And what should only cost about $5,000 in wood, volunteer labor, and roughly a week of work… It will end up costing $2.1 million, centrally planned budgeting that hand picks the labor at inflated costs, and probably four and a half years of our time.

But that’s not all… Sadly, it’d likely fall into a state of disrepair within two years. It’d be covered in spray paint.

The Pork Barrel provision will have stated that the park could only hire union labor to fix it… with a 10% annual pay step-up…

Eventually, the J in the “Jill Biden” would fall off… offering the perfect summation of our nanny state’s condition: ILL.

That is the state of America… a pencil pusher’s paradise.


The Week Ahead - OPEC


SUNDAY, June 4: We had a very good day Friday for oil trading and investing as short sellers covered positions ahead of Sunday’s OPEC+ meeting. Before the meeting, OPEC barred Reuters, Bloomberg, and the Wall Street Journal from the event. I’ve speculated there will be a lot of discussions – and disagreement – over Russia’s inability to meet its voluntary cuts. There might also be some candid talk about U.S. energy policies…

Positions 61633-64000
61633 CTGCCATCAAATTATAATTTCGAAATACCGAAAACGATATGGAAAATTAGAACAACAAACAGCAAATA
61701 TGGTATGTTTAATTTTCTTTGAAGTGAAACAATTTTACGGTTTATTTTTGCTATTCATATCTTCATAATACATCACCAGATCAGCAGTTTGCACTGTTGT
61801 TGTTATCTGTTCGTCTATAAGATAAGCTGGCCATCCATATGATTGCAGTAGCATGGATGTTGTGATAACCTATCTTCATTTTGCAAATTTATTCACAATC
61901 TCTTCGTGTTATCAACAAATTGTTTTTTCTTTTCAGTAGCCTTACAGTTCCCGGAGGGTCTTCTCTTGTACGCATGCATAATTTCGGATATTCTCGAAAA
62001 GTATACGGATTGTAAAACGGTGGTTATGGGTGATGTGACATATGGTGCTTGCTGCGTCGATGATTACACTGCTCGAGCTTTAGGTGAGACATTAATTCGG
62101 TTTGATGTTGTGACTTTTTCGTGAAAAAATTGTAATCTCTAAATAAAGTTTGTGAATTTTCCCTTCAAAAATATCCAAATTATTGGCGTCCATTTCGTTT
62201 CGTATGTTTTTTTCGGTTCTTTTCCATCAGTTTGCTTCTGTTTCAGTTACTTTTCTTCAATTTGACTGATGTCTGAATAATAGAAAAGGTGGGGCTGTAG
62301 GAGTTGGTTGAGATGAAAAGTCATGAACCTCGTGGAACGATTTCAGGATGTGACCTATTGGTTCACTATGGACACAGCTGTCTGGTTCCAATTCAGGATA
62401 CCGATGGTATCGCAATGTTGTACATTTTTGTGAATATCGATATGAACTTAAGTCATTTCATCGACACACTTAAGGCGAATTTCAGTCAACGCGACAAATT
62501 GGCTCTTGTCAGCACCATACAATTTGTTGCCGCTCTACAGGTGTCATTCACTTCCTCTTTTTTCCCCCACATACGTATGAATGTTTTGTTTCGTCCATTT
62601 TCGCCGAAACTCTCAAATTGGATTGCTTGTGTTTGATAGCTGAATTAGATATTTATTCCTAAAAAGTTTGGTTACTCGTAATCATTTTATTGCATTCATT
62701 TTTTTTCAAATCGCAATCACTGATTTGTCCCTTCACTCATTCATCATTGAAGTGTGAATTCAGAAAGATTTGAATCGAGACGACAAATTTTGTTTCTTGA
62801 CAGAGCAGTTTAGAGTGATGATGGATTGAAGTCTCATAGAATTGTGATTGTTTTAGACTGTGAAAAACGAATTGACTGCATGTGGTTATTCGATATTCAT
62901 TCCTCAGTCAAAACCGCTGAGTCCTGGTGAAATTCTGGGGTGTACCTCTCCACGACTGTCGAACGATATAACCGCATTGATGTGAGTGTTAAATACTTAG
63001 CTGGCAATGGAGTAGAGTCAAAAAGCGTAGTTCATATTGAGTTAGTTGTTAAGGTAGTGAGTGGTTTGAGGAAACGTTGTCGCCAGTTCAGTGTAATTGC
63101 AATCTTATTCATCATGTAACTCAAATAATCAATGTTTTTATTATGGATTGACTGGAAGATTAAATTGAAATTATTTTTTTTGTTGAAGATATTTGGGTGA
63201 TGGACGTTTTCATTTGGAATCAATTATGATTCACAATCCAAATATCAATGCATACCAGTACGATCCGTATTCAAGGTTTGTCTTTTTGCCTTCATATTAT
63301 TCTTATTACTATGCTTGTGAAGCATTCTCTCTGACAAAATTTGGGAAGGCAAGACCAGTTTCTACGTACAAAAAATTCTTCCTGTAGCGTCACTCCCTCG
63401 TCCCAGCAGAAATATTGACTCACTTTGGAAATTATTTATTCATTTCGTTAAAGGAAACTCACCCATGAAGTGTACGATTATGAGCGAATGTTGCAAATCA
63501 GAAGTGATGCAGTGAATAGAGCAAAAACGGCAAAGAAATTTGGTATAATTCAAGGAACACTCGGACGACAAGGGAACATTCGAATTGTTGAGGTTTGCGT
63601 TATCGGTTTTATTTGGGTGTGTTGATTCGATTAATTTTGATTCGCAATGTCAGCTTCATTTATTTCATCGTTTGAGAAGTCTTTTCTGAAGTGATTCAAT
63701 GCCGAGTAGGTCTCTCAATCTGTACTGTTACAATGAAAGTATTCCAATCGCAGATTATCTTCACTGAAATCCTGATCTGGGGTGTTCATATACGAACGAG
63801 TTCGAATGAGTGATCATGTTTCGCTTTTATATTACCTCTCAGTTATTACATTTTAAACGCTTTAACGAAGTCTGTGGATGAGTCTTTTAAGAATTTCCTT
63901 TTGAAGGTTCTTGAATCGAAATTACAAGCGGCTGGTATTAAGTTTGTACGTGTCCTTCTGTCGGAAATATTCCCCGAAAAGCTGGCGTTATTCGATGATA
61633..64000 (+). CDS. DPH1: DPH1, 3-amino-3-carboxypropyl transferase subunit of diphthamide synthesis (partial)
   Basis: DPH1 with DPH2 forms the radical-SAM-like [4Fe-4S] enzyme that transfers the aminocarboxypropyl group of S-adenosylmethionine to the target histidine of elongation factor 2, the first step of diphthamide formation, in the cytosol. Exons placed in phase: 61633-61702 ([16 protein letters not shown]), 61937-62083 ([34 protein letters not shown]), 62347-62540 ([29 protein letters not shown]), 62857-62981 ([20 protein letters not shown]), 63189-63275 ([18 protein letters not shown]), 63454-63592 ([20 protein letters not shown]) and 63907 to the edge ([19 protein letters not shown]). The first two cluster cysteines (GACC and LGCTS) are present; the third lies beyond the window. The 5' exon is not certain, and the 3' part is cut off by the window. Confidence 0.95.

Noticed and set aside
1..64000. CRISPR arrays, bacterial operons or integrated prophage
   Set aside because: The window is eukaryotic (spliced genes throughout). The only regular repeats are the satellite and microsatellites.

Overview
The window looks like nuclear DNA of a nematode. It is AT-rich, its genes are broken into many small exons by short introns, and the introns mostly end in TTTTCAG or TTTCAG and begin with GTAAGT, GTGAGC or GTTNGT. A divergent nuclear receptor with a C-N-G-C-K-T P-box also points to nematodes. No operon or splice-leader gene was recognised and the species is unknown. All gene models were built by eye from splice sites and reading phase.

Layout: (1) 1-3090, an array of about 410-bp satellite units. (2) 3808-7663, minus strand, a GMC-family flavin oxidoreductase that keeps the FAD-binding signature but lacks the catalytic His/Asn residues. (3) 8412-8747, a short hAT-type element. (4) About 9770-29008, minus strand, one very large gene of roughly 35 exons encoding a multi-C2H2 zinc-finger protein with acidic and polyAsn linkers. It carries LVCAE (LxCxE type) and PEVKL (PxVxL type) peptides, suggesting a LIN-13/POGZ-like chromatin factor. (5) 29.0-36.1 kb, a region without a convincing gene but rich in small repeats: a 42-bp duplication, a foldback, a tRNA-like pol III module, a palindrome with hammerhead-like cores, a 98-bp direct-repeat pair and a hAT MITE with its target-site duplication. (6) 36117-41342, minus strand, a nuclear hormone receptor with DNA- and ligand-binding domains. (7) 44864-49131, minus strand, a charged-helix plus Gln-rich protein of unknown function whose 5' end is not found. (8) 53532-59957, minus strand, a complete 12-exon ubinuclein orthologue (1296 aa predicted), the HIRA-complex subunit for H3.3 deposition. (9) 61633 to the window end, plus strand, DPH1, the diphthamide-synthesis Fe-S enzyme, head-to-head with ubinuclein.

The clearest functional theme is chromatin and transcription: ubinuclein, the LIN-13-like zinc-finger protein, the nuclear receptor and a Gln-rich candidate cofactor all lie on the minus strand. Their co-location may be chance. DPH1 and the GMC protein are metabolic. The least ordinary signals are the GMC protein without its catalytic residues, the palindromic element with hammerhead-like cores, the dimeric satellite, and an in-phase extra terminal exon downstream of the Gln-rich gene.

Reuters (obviously hovering around) reports OPEC is considering another one million-barrel cut to production. That’d bring total cuts since October 2022 to 4.6 million barrels. Brent prices are now down 20% since that October meeting.

I argue that the best trade in the oil markets remains selling put spreads on Occidental Petroleum (OXY) at the $55-$52.50 level or just buying the stock outright. Warren Buffett and Berkshire Hathaway (BRK.A) continue to buy the stock in a range of $56 to $58. And I must ask… if Buffett is buying at that range over and over… why are people selling?

MONDAY, June 5: Oil stocks will move after the OPEC+ meeting. But the star of the day is Apple (AAPL). The company will hold its WWDC2 event. The company should reveal an Augmented Reality headset. This would be the next frontier for the tech giant.


TUESDAY, June 6: The three-day NAREIT REITWeek kicks off, and we’re looking for clues on the state of commercial real estate.


WEDNESDAY, June 7: Trading will be furious on GameStop (GME) as it reports earnings. I’m watching Campbell Soup (CPB) to better understand consumer spending and food inflation. I’ll also focus on Adamas One (JEWL) after its IPO lockup ends.


THURSDAY, June 8: A quiet day features earnings from DocuSign (DOCU), Signet Jewelers (SIG), and Vail Resorts (MTN).


FRIDAY, June 9: After the massive moves in the Nasdaq 100 over the last month – and momentum in NVIDIA (NVDA) and other AI stocks, NASDAQ releases its short interest report. We’ll find out how much short covering (forced buying) happened in May.


See you out there,A person with a skull on his arm Description automatically generated with medium confidence

Garrett Baldwin

Florida Republic Capital (Available on Substack)


About the Author

Garrett Baldwin is a globally recognized research economist, financial writer, consultant, and political risk analyst with decades of trading experience and degrees in economics, cybersecurity, and business from Johns Hopkins, Purdue, Indiana University, and Northwestern.